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SPIDER-MAN: INTO THE SPIDER-VERSE IS BEYOND DESCRIPTION

For once, a movie lives up to its hype. Spider-man: Into the Spider-verse is the most spectacular animated feature I’ve ever seen. This takes nothing away from Disney, Pixar, or Studio Ghibli, but the core idea of creating a living comic book, and its bold, brash execution, blew me away. Even my wife, who has no interest in superhero movies, enjoyed it.

The story moves at a breakneck pace and is so crammed with visual ideas and gags it’s hard to catch them all. In fact, it’s almost overwhelming. Sensing this, I chose to see it in 2-D; I get a feeling that if I watched it in 3-D my brain might explode.

Start with this: there’s a new Spider-man in the neighborhood: a black/Puerto Rican teenager named Miles Morales who lives in Brooklyn. His relationship to Peter Parker and variations of that well-known figure from alternate universes  provide the springboard for a hyperkinetic, multi-layered story. The reason it works so well is that the film spends time building characters we come to know and care about, then hurls them into the path of an oncoming train, metaphorically speaking.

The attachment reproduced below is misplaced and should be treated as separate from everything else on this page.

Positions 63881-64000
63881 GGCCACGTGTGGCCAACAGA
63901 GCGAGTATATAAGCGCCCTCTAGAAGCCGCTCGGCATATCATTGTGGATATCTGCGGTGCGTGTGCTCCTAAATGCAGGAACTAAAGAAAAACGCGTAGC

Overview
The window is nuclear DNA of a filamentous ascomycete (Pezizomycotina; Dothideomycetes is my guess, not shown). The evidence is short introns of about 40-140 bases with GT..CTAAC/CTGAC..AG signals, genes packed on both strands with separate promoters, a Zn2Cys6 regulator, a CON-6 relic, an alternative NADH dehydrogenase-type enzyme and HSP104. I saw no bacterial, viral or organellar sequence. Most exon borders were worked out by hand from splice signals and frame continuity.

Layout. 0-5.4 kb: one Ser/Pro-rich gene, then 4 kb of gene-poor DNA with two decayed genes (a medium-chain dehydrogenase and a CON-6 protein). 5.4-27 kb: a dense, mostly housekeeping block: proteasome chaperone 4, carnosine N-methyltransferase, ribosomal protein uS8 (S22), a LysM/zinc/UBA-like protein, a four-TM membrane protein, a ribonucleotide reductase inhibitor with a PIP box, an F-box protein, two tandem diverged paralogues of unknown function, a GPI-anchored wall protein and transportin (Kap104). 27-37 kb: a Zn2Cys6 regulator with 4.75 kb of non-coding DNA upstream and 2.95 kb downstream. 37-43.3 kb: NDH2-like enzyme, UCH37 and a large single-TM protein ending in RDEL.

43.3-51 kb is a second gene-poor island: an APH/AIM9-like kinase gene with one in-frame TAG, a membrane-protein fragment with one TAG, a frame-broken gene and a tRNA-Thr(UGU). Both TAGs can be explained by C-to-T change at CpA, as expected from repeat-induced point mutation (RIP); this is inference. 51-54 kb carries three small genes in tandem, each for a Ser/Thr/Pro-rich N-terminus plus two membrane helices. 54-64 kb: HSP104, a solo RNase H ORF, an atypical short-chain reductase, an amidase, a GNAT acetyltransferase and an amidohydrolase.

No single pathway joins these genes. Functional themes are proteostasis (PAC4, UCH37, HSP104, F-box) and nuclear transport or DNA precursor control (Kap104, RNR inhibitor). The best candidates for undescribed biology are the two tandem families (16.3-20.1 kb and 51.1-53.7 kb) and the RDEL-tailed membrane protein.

It’s not just a solid piece of storytelling with a groundbreaking style: it’s also a great action movie that just happens to be animated. Ironically enough, it took hand-drawn animation to create some of the characters and effects that so closely resemble a comic book. 

This is the brainchild of Phil Lord and Chris Miller, of Lego Movie fame, directed by Bob Perischetti, Peter Ramsey, and Rodney Rothman. Lord provided the story, with a screenplay developed by Lord and Rothman (whose surprising résumé includes several years as head writer of Late Night with David Letterman). Their combined talents, along with a huge team of animators, designers, artists and effects specialists, make this the powerhouse it is.

I would have been happy if Spider-man: Into the Spider-verse didn’t run so long. It’s literally exhausting, and there are more climaxes than necessary. But weighed against its originality and phenomenal presentation, that becomes a minor complaint. At the risk of being redundant, this movie is a knockout.

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